Pinnacles National Park
Paul was a super friendly character who we met during the 9-mile loop hike we did on our last day at Pinnacles. I stopped him to ask about that tree behind him- a gnarled, sprawling thing covered in Spanish moss. He told us it was an oak and seemed to know a ton about the plants of the area. He was actually there walking around with two woman who kept asking him to photograph different, unique wildflowers they saw (he joked that this was just to give him something to do as a distraction). Paul was originally from New York, but moved to California over 40 years ago (before we were born he noted ;)). With the incredibly diverse beauty we’re seeing all across the state, I can see why he’s stuck around.
Sequoia & Kings Canyon National Park
We were just sitting in our car preparing a care package to mail to our American Samoa NP host family, when we were surprised by a tap on the window. When I looked up to see a Ranger, I was a little worried we were getting in trouble (not that that’s ever happened before!). But Ranger Valerie’s huge smile quickly betrayed her friendly intentions. When we got out of the car, she said “I was just reading about you! You’re the Switchback Kids!” Apparently the Sequoia/Kings Canyon publicity director had seen our posts saying we were in the parks and told her about our trip. Ranger Valerie had started to read a little of our blog that day, but it was a total coincidence that she recognized our car in the parking lot. It’s not that we enjoy being recognized (which admittedly is kinda cool), but her enthusiasm was infectious and we got a boost in morale that we really needed after days of cold camping and limited park access. She wanted to be a park ranger ever since she visited Glacier National Park as a teenager. Many years later, she is as happy as ever that she followed that dream. She told us if you ever want an interesting conversation ask a Ranger how they decided on their job, because everyone has an interesting different story. As she joked and bantered with the postman we also met (who’s been at the park post office a few decades himself!) was obvious that she enjoyed how her story turned out.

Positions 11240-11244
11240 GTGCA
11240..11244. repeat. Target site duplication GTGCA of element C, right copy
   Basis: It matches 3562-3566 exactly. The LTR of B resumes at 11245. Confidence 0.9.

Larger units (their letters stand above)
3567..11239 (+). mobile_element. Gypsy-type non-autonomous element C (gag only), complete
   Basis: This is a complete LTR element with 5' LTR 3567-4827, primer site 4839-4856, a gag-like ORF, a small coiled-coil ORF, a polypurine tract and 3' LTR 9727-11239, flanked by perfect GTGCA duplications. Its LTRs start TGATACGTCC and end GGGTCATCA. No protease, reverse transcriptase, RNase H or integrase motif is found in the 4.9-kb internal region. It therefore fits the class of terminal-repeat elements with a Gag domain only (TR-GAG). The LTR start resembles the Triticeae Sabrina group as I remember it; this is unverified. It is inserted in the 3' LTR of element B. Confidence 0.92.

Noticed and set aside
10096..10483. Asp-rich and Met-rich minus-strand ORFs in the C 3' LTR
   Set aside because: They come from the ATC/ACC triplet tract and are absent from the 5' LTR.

Yosemite National Park
If you’re ever lonely in a National Park, Ranger Programs are a great way to make new friends. We met Phillip and Dianne on our snowshoe walk at the Badger Pass Ski Area in Yosemite. They are from Martinez, CA and it was their first time to the ski area. They were a lot of fun as some of the most talkative and jovial of the group. After the walk we went back to the ski lounge together and chatted about our various travels. I’m sure we could’ve talked forever, but we saw the snow start coming down hard outside and abruptly hurried for our cars to beat the storm down the mountain.
We had just finished climbing a grueling trail past Upper Yosemite Fall to Yosemite Point and were admiring the gorgeous view, when a solo hiker joined us at the railing. We talked about how it was our first times to Yosemite and there was nothing like this in our home states. It turned out Ben was from Outer Banks, North Carolina, one of Elizabeth’s favorite family vacation spots. He had outfitted his camper van and taken 4 weeks to travel entirely across the country. He had stopped to meet some friends for a little bouldering before his final destination at Yosemite. Ben, like us, was camping at the famous climbers spot of Camp 4. Unfortunately we were leaving that night or we would have taken him up on his offer to drop by his campfire that night.
Lassen Volcanic National Park